OTTAWA, August 8, 2002 � More Canadians are browsing, interacting,
learning, and buying over the Internet every year, according to the
annual Connectedness Index from The Conference Board of Canada.
Canada is a global leader in the use of information and
communications technologies (ICTs) � second only to the U.S. Four
sectors in particular benefit from Canada�s strength in
connectedness � health, education and learning, business, and
“Canada is clearly connected, for example, we
ranked first in the index for on-line banking, government on-line
services, and broadband penetration, “
said Brian Guthrie, Director, Innovation and
Knowledge Management at the Conference Board. “Each year Canadians
are becoming more
comfortable with computers, the Internet, and
their applications, but we shouldn�t be complacent. Other countries
are making connectedness a
priority and are progressing quickly.”
People are turning to the Internet for health
information and access to health experts�this is one of the most
common on-line activities. Meanwhile,
32 per cent of Canadian households use the
Internet from home for formal education and learning. Businesses use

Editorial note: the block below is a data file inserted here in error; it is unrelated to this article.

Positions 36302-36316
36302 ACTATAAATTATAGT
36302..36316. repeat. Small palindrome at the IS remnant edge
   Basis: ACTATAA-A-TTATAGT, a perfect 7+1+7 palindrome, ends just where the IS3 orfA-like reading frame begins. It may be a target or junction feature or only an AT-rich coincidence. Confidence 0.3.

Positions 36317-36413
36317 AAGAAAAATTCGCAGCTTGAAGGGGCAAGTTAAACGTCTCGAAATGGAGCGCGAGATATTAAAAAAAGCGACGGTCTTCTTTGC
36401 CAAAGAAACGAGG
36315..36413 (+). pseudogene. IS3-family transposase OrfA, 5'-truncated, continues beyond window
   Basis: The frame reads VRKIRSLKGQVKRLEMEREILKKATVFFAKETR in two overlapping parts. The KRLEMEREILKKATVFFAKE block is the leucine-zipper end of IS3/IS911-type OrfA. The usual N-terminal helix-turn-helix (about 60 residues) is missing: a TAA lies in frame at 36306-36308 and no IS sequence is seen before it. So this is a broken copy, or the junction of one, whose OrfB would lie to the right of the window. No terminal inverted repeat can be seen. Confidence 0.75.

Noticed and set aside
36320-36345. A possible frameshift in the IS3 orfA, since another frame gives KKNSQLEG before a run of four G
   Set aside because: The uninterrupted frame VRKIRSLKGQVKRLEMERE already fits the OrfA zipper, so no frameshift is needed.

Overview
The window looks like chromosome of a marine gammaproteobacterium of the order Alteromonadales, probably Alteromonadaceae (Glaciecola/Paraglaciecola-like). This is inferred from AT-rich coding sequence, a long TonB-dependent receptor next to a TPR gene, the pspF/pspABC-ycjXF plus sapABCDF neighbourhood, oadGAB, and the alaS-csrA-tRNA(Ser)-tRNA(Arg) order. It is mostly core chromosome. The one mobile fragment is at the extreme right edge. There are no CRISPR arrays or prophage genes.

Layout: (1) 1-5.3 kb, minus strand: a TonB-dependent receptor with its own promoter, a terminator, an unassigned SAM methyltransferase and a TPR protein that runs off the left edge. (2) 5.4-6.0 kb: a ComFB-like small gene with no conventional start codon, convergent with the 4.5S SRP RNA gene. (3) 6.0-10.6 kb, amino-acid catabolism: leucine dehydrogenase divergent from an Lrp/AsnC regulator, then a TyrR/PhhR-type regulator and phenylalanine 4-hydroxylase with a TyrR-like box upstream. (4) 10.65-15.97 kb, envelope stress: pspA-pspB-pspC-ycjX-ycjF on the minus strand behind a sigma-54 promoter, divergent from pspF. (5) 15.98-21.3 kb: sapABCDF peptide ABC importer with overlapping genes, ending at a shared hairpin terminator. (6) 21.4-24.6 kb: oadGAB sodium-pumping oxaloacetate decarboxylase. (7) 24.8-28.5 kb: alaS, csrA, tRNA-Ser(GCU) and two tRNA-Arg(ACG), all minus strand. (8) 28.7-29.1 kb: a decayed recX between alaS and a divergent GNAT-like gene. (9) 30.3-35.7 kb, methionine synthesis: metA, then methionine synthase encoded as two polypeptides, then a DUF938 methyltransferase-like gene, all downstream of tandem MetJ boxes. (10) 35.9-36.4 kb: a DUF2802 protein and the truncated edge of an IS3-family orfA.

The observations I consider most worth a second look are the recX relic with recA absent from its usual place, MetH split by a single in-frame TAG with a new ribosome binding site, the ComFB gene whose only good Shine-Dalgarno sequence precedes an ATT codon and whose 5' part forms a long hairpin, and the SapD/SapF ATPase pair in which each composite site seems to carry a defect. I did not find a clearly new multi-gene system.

ICTs to become more productive
� taking advantage of technology�s ability to
lower transaction costs and increase customer interaction � and the
effect has been extraordinary.
Statistical data shows that e-business
activity is steadily increasing over time.
The report points to three key opportunities
for improvement � broadband services, content, and wireless.
Focusing on these areas will offer Canada
the most opportunity to strengthen its
position as a leader in connectedness, and improve its overall
socio-economic performance. Broadband �
high-speed connections � allows for new
applications involving video, sound, and large data files.
Content will become key if the Internet
becomes the dominant communications medium � Canadian content will
have to compete with foreign
content, presenting opportunities and risks.
Improving our wireless performance can boost
our overall connectedness by serving areas where it is too expensive
to lay wire, cable, or fibre. It also
creates opportunities for new products and
services � such as permitting an employee in the field to obtain
information right away from wherever the
job may take them, or a wireless pacemaker
that can continually monitor a patient�s vital statistics.
The Conference Board�s Connectedness Index is
the third in an annual series that compares Canada with nine other
Organization for Economic
Cooperation and Development (OECD) nations �
the other G7 countries, plus Australia, Finland, and Sweden � on the
availability and use of ICTs.
Download this briefing:
Pursuing Excellence Through Connectedness Canada�s Quest for Global
Best (pdf, 101 kb)
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